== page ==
“We’re third-generation now. There are many, many lessons that my grandfather instilled in his children that still stand today.”
–Boo Jefferson, co-owner of Kannon’s Clothing
by Jessie Ammons
photograph by Christer Berg
Don’t let its owners’ Southern drawl fool you: Kannon’s Clothing is a tale of the immigrant American Dream. The store – founded in Wendell, with two separate men’s and women’s outposts in Cameron Village – was founded 100 years ago by Isaac George Kannon, a goat and sheep herder from Hammana, Lebanon. After watching a man order ham-and-eggs and pay in cash while recounting the progress and opportunity he’d seen on a recent trip to America, Kannon set out to go for himself.
After a three-month barge trip, Kannon arrived at Ellis Island in October 1905, and immediately made his way to Raleigh, where his brother-in-law happened to live. Using a hand-drawn map of the area from his brother-in-law as a guide, he walked around the area peddling linens and other luxury sundries he’d pick up at the State Farmers Market and carry in a backpack. “He befriended people and would either sleep in their home or sleep in their barn for the night,” Jefferson says. Within a few years, he’d saved enough to buy a horse-and-buggy for his one-man luxury goods shop. By 1916, he decided that home was North Carolina and not Lebanon, and a friend helped him secure a store space in downtown Wendell.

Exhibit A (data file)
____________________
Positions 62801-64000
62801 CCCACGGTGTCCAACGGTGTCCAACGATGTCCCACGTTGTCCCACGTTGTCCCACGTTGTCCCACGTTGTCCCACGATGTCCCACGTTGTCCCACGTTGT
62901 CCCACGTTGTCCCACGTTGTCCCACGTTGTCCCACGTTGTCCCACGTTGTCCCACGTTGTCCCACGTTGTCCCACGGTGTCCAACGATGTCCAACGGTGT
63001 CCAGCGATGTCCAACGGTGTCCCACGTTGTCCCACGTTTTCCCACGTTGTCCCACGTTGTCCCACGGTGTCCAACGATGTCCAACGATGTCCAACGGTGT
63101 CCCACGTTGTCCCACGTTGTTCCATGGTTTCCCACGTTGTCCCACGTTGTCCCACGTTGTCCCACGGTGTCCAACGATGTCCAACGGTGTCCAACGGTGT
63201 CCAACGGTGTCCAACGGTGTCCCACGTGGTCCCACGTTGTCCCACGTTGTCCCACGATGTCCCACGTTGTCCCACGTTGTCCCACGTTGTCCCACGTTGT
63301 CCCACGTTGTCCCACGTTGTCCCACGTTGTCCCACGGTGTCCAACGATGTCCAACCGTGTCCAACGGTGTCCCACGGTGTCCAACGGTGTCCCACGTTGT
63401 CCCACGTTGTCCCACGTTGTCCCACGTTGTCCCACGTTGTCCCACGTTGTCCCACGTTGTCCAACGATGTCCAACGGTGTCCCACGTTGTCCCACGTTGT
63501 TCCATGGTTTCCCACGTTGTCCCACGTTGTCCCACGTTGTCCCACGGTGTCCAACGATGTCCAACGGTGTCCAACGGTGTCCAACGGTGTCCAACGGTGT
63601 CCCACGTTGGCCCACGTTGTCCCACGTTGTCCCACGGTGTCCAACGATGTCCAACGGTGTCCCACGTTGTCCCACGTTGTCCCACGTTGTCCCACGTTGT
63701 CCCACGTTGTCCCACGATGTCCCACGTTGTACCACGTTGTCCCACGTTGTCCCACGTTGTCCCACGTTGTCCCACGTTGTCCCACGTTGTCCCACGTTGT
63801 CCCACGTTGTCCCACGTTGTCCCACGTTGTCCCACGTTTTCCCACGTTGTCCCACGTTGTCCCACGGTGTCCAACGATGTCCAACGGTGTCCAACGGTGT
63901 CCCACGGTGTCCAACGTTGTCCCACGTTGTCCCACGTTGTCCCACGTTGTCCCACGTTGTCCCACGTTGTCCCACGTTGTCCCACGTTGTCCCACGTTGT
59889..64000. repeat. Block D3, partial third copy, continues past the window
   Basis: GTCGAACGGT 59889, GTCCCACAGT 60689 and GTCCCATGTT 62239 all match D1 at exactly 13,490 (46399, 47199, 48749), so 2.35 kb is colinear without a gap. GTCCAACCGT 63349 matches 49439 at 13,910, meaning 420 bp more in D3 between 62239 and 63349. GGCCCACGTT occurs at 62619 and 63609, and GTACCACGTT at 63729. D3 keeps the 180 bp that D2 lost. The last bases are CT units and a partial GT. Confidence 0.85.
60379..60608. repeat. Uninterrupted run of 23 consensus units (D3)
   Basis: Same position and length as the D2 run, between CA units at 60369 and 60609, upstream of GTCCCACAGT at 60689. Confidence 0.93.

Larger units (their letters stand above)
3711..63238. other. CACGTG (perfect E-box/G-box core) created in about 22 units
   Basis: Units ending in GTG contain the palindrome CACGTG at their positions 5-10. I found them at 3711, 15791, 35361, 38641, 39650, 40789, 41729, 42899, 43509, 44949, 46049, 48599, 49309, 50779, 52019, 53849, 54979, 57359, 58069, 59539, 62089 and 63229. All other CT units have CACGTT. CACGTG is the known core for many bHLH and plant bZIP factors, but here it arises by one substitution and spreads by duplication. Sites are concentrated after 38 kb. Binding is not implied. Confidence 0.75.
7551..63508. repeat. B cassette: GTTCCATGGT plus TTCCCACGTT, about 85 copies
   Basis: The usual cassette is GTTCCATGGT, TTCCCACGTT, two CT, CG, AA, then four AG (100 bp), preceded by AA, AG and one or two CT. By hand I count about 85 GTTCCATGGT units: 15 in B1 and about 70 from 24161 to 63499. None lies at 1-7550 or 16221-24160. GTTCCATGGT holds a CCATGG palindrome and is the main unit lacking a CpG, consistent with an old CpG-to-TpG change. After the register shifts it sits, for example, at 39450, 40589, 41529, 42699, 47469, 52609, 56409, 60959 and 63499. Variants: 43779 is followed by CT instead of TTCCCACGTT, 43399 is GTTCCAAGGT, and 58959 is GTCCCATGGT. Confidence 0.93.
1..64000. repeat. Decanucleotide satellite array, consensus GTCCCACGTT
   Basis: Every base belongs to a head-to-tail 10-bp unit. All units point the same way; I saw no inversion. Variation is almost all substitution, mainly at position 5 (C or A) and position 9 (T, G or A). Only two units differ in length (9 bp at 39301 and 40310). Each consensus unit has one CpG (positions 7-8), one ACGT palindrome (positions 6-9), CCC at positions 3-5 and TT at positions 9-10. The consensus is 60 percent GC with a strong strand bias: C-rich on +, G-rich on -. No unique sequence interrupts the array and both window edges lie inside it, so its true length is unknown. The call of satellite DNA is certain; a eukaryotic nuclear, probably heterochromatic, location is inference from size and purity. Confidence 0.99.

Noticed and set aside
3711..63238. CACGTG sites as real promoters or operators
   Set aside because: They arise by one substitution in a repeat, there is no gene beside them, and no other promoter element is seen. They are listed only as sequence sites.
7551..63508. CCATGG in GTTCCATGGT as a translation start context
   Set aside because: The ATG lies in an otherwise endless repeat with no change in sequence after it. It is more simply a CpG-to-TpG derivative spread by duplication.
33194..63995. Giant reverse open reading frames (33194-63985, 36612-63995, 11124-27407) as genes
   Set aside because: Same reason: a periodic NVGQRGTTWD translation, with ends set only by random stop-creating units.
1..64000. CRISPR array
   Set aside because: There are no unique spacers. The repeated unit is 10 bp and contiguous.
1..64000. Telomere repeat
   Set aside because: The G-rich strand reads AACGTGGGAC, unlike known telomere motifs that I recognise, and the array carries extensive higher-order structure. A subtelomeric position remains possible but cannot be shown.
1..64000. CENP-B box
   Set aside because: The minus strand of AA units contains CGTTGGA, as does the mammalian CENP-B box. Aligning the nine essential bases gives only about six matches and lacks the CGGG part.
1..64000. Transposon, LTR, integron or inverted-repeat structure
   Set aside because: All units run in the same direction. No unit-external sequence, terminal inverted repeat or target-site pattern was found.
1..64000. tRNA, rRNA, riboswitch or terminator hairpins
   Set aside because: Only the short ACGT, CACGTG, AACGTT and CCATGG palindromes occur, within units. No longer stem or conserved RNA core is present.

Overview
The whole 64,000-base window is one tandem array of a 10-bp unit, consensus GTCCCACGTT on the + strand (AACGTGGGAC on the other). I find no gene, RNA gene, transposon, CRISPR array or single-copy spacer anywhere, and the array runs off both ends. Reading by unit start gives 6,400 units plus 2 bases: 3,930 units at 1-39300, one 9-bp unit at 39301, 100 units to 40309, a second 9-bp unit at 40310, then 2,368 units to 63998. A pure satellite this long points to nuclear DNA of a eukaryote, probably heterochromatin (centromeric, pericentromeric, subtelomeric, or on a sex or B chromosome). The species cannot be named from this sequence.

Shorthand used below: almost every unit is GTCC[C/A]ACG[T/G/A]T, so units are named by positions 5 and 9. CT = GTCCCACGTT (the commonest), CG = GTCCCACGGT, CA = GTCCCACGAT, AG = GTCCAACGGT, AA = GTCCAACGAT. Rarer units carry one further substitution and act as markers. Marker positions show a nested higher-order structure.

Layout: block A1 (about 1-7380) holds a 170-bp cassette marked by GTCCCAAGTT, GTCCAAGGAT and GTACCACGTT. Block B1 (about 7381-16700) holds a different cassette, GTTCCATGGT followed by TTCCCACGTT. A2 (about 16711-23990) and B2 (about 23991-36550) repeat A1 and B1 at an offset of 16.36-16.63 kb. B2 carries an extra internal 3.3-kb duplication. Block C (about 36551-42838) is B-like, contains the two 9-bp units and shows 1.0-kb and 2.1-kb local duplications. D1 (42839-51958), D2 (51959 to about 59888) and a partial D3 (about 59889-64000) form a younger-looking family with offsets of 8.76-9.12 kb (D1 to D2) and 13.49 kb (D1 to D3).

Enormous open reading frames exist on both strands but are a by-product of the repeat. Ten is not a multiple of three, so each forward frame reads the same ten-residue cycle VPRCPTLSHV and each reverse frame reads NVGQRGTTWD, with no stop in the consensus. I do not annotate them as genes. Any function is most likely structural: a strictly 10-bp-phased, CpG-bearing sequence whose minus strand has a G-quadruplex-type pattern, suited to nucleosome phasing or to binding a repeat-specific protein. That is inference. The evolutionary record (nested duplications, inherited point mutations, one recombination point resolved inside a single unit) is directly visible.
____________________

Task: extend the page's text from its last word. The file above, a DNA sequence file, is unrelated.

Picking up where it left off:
Those same friendships Kannon made while walking and selling goods became customers of his fine clothing store, Kannon’s Clothing. Soon, his wife Zahayia Kannon immigrated to help run the store and build a family. Growing up, “our life was centered around the store. We all lived together and we all worked together.”
Treating customers like family came – and comes – naturally to the close-knit Kannon clan. “We treat our customers as if they’re coming into our home,” Jefferson says, because they’re not far from it. Today, Jefferson and her sister Joe Ann Wright buy for the newly opened women’s store in Cameron Village; brother George Knuckley and sister Mary Kathryn Phillips manage the men’s store in Cameron Village. Jefferson’s parents both worked at Kannon’s. “It’s part of our DNA and that’s who we are.”
Despite necessary adaptations to keep a retail business going, Kannon’s has lasted a century because of the family dynamic. “We are one of the oldest family-owned and operated businesses in the Southeast,” Jefferson says, and their inventory reflects it: “We can clothe three generations in a family in specialty clothing. A grandmother, a mother, and a granddaughter can be dressed from head to toe: the outfit, the jewelry, the shoes, and the purse.”